Manny Navarro: Booker T.-Central matchup shows local football makes big impression nationally

Head coach Ice Harris, of Booker T. Washington, greets Miami Central players after Booker T.'s win at Traz Powell Stadium in Miami, Friday, September 6th, 2013.
Head coach Ice Harris, of Booker T. Washington, greets Miami Central players after Booker T.'s win at Traz Powell Stadium in Miami, Friday, September 6th, 2013.
Peter Andrew Bosch / Miami Herald staff

This didn’t have the intensity of Soul Bowl II in the Orange Bowl with Miami Jackson and Miami Northwestern fighting tooth and nail in front of 44,000 fans to get to the state title game.

It didn’t have the hatred or fire of Miami-Dade neighborhood rivalries such as Palmetto-Killian, Homestead-South Dade or Central-Northwestern.

But Central and Booker T. Washington still put on a special show for a packed house of 7,500 at Traz Powell Stadium on Friday night. Two nationally-ranked No. 1 teams in our backyard — first time ever — lived up to their billing, playing four exciting quarters before the Tornadoes earned their revenge.

Terry Jefferson, a straight-A student not listed on any recruiting lists or coveted by the likes of Miami, Florida or Florida State, made the biggest play of the game. With the crowd standing on its feet and the Rockets trying to mount a comeback at midfield, he caught a deflected pass and zig-zagged across the field 75 yards for a touchdown with less than a minute remaining, icing Booker T.’s 28-17 victory.

“I had to rip their hearts out,” Jefferson said with a grin on his face. “We weren’t letting this slip away like the last three years.”

For Booker T. Washington coach Tim “Ice” Harris, Friday’s win meant a lot. National titles aren’t easy to win. But now his team has the inside track, a path to the kind of accomplishment schools in South Florida used to only dream about.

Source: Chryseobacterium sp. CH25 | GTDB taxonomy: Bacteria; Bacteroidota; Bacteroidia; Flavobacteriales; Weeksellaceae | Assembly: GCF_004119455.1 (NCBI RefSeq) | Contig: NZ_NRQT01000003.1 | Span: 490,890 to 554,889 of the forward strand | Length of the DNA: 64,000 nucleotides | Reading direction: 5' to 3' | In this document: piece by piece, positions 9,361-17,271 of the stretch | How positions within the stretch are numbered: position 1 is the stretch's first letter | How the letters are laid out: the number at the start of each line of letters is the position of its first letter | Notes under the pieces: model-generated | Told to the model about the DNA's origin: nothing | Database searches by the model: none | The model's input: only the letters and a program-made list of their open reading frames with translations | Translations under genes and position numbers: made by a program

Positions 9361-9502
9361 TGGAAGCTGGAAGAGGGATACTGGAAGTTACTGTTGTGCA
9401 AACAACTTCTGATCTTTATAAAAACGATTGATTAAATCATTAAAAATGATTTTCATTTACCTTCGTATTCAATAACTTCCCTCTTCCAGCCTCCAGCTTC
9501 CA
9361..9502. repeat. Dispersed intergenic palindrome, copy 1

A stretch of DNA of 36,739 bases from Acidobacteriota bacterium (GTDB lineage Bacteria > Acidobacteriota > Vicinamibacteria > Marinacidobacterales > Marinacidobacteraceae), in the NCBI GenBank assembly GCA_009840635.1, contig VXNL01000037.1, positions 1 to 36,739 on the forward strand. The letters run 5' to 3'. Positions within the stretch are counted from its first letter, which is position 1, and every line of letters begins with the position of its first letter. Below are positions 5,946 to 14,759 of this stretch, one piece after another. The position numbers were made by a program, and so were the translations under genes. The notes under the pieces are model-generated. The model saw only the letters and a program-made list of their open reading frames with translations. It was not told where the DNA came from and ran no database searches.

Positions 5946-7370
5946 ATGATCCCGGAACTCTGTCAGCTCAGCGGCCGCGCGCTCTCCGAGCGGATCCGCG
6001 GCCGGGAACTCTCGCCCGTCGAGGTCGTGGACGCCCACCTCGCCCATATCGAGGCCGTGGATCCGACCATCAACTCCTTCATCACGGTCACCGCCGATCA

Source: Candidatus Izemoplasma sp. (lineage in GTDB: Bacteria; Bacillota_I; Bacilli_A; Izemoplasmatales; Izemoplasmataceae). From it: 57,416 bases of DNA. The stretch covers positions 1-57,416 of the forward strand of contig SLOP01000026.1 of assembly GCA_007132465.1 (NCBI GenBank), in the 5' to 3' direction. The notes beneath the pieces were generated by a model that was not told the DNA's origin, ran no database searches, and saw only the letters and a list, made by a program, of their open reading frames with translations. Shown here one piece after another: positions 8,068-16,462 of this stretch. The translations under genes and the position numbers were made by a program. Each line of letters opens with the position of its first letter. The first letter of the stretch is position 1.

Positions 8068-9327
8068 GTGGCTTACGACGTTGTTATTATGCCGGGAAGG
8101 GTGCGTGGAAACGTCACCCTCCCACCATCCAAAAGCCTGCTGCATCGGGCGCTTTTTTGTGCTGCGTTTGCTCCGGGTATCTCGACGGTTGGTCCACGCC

High school football has changed. It’s no longer about just being the best team in your neighborhood. Harris was wearing an orange cap with the word “Respect” across it. Booker T. earned Central’s, becoming the first team in Dade to beat them since 2008.

But it’s the respect of the nation Harris and other local coaches long before him have coveted, and are only beginning to receive in the past decade.

That’s why former Southridge and Miami Hurricanes assistant coach Don Soldinger came out to congratulate both coaches Friday.

Soldinger was a trailblazer of sorts. His 1994 Spartans team, led by Darrin Davis and Troy Davis, was the first Miami-Dade County team since Nick Kotys’ Coral Gables 1960s squads to earn a national No. 1 ranking. Southridge squandered its chance at a mythical national crown, losing in the state final.

Northwestern, the team Smith built, finally broke through and won Dade’s first national title in decades 13 years later with Jacory Harris at quarterback. The fact two Dade teams were ranked No. 1 at the same time is why Soldinger felt the need to join the throng of hundreds of VIPs watching on the sideline.

“That’s one of the reasons I came out here — to congratulate both of them,” said Soldinger, who met with former Hurricanes running back Willis McGahee on Central’s sideline. “These teams are good. This Central team has been in the state finals three years in a row. Booker T. is amazing. Tim Harris, I told him, ‘not only is your team good, but they’re so well-coached.’ ”

And that’s the kind of respect Harris, Central coach Roland Smith and other local coaches yearn for nationally. There has been a belief Miami-Dade coaches have won in the past because of the type of athletes they have — the kind college football’s elite come flocking here to get in droves. Not because of coaching.

By seeing two Dade teams ranked high in the national polls again this year — and blowing out teams in Georgia, Texas and other states over the past few years — the opinion has been changing, Smith said.

“I finally feel like we’re getting the respect we deserve,” said Smith, who took over Central after former longtime assistant Telly Lockette left following two state championships to take a job at the University of South Florida. “A lot of times they thought we just had athletes who would throw the ball out there and just play. But now they see us on film, see the things we’re doing, seeing that kids are well educated and they know the game and they’re able to make that transition.”

What Soldinger said he would like to see next are the facilities in Miami-Dade and Broward Counties improve.

“I was in Hoover, Ala. I saw a gym that was unbelievable, state-of-the-art stuff for the high school guys,” Soldinger said. “Our guys are just chomping at the bit to get out of their situations and go to college. Give our guys those type of facilities, there is no telling what these guys would do and be like.”

But the job Harris, Smith and others are doing so far isn’t too shabby.

It’s nice to see Miami-Dade County finally getting its respect.

Read more Miami-Dade High Schools stories from the Miami Herald

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